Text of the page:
Do You Have Communication Intelligence?


When someone is in a communication exchange with you, what's their experience? Do they feel heard, valued, appreciated, inspired and energised?

Or do they sometimes feel protective, confused, unheard, unsure and unmoved?

Communication Intelligence (CI) originally related to the quality of data captured from communication. But, for me, the term speaks directly to our skills and ability in what we bring to communication.

Most of our communication happens by default. When we arise in the morning, we say some version of the same thing to our partner or kids, when we arrive at our workplace, it's the usual "Morning, how're you? “...”Good thanks, you?"

Not the most captivating interactions. So, what makes us think that when we need people to listen they will be interested in what we have to say? Aren't they listening to us in the same way we listen to them?

Or do we rely on authority, deciding at some level that our people should be listening, conveniently excusing us from the responsibility of becoming better communicators?



Dame Minouche ShafikDirector of the London School of Economics and Political Science, said...


"In the past jobs were about muscles, now they're about brains, but in the future,  they'll be about the heart." 


She also says that even though Japan is developing robots as companions to the elderly, the breadth and depth of skills of emotional intelligence cannot be substituted by a robot.


The question that comes to mind, then, is why are we humans behaving like robots when we interact with each other? Rigid, driven to a task, repeating ourselves the same way over and over when something goes wrong.

Why do we hide behind our over-prepared presentations and well-documented analysis, when what might actually be required is the ability to be dynamic and flexible to elicit the very best from people.


Here are some signs you may have gaps in your Communication Intelligence:

- Consistently speaking over the top of people

- Unmoving from a pre-prepared script even when its obvious people are disengaging

- Viewing communication as a one-way street

- Asking questions but not listening to the response

- Answering the question, you think has been asked rather than the one that has

- Wanting to speak up but continually finding reasons not to

- Pretending you're listening but really distracted or defensive

- Being unaware, and unwilling to be responsible for, the potential impact on people or results, of your energy, tone and body language.


Gaps in Communication Intelligence can be a personal blind spot, haven't we all done at least one of the above? So, if we're judging another for behaving in any one of these ways, that may be a CI gap as well!

Becoming a more intelligent communicator begins with acknowledging that everyone sees the world differently and therefore what empowers one person, may disconnect or disempower another.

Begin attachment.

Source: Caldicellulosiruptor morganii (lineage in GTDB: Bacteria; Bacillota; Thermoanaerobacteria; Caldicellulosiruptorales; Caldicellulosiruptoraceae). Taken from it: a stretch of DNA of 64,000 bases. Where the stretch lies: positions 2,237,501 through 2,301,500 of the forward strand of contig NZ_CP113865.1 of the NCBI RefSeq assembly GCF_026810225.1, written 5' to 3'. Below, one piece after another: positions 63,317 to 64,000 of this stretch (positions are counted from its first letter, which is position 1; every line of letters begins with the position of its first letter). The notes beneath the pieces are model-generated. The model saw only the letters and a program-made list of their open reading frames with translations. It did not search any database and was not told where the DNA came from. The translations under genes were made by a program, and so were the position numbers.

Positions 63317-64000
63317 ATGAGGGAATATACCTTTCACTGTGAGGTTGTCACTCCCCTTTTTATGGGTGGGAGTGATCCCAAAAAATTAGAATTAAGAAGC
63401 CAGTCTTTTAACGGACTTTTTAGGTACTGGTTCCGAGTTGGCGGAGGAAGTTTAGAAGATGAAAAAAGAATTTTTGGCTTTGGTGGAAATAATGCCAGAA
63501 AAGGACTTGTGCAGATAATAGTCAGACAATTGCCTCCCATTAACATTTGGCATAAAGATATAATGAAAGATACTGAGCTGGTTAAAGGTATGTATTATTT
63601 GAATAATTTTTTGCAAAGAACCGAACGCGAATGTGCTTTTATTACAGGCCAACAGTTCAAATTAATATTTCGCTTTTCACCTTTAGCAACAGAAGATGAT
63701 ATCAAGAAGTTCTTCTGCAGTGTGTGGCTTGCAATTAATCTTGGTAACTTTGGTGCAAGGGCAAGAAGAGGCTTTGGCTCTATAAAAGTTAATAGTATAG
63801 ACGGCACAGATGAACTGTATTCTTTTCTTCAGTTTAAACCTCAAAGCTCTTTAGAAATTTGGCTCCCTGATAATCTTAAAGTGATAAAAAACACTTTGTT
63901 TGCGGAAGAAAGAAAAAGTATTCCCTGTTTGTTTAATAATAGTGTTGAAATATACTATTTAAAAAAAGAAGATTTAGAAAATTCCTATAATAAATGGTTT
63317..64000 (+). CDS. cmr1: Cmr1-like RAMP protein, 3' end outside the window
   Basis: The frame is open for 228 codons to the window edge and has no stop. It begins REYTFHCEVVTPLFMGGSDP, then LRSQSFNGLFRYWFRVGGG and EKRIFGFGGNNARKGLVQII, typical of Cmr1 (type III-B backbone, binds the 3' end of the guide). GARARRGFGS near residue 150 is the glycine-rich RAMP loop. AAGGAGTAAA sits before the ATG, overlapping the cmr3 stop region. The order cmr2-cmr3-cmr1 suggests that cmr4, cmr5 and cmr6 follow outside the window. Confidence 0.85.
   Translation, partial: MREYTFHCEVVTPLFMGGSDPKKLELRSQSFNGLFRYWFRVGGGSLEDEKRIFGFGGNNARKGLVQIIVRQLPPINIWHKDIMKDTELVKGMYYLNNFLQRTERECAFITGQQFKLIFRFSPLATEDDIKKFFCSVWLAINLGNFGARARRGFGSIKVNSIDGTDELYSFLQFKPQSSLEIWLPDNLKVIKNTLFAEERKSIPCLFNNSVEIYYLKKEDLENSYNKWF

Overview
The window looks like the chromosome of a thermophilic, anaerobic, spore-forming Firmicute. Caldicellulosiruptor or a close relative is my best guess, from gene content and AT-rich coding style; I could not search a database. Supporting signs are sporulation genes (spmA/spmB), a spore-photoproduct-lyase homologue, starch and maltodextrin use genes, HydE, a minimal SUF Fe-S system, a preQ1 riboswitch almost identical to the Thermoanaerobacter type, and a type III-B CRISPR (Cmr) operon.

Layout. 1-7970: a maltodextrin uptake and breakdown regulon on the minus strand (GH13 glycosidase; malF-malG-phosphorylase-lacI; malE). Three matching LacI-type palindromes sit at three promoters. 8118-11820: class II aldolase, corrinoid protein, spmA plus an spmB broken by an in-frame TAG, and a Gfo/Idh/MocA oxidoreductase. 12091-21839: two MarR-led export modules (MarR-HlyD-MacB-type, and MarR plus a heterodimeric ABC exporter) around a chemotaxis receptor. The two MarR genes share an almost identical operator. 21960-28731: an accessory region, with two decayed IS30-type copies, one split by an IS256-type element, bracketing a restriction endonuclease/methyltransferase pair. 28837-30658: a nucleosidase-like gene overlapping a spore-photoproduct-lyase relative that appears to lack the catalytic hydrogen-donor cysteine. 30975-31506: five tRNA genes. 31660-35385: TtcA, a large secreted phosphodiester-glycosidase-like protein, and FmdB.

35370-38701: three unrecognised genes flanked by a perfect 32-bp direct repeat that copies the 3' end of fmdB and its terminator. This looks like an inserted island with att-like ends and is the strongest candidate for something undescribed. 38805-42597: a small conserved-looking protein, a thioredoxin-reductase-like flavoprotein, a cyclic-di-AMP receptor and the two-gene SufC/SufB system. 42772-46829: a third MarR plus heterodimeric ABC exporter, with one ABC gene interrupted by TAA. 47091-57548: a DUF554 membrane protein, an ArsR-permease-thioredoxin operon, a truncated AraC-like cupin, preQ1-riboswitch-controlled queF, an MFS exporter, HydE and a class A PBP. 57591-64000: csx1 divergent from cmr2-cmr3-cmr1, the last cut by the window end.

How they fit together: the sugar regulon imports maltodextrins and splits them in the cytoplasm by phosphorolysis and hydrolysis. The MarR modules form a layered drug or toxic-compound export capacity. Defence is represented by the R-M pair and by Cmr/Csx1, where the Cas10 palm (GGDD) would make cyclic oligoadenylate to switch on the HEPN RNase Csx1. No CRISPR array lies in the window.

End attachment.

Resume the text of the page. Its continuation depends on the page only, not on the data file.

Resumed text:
Here are a few ideas if you're interested in strengthening your Communication Intelligence:

1. If you're good at giving advice. Next time stop talking, pause and just wait. Allow some space for new ideas, contrary to what your ego tells you, you don't need to fill the silence, have all the answers or provide all the solutions.

2. Ask someone what kind of communication supports them. Do they respond better to direct feedback or lots of reassurance, independence or collaborative decision-making? Understand your own style and then learn to make small adaptations - you'll be delighted with how much further people want to go when they feel like you get them.

3. When someone asks for your time and you choose to give it, put everything else down - phones, computer, reports, coffee (ok this one just for a second), your agenda, and...

L I S T E N.

4. Listen for the meaning - don't be too quick to react or respond to someone's words. Consider the thinking that might be driving what they're saying - are they fearful, embarrassed, resentful, feeling like they don't belong? Listening for the meaning can provide you with much more information that will assist you in empowering them. Studying listening for 3 years taught me that we're mostly really bad at it. High quality listening is not a passive act, it's an intentional skill that when learned and executed well builds connection, trust and engagement quickly. It's a must-have for every leader.

5. Find just one higher-quality question to ask in every conversation you have. Just one. And notice what happens.


It's easy to assume we're good communicators, I mean we do it all day every day. But just because we know how to talk, doesn't mean we have strong Communication Intelligence.

It's like assuming we can ice-skate because we can walk. The two seem related but it takes a dedicated skill set, disciplined practice and lots of falling and correcting to make it seem so effortless. And whether an ice-skating fan or not, isn't it mesmerising to see the elite in effortless action.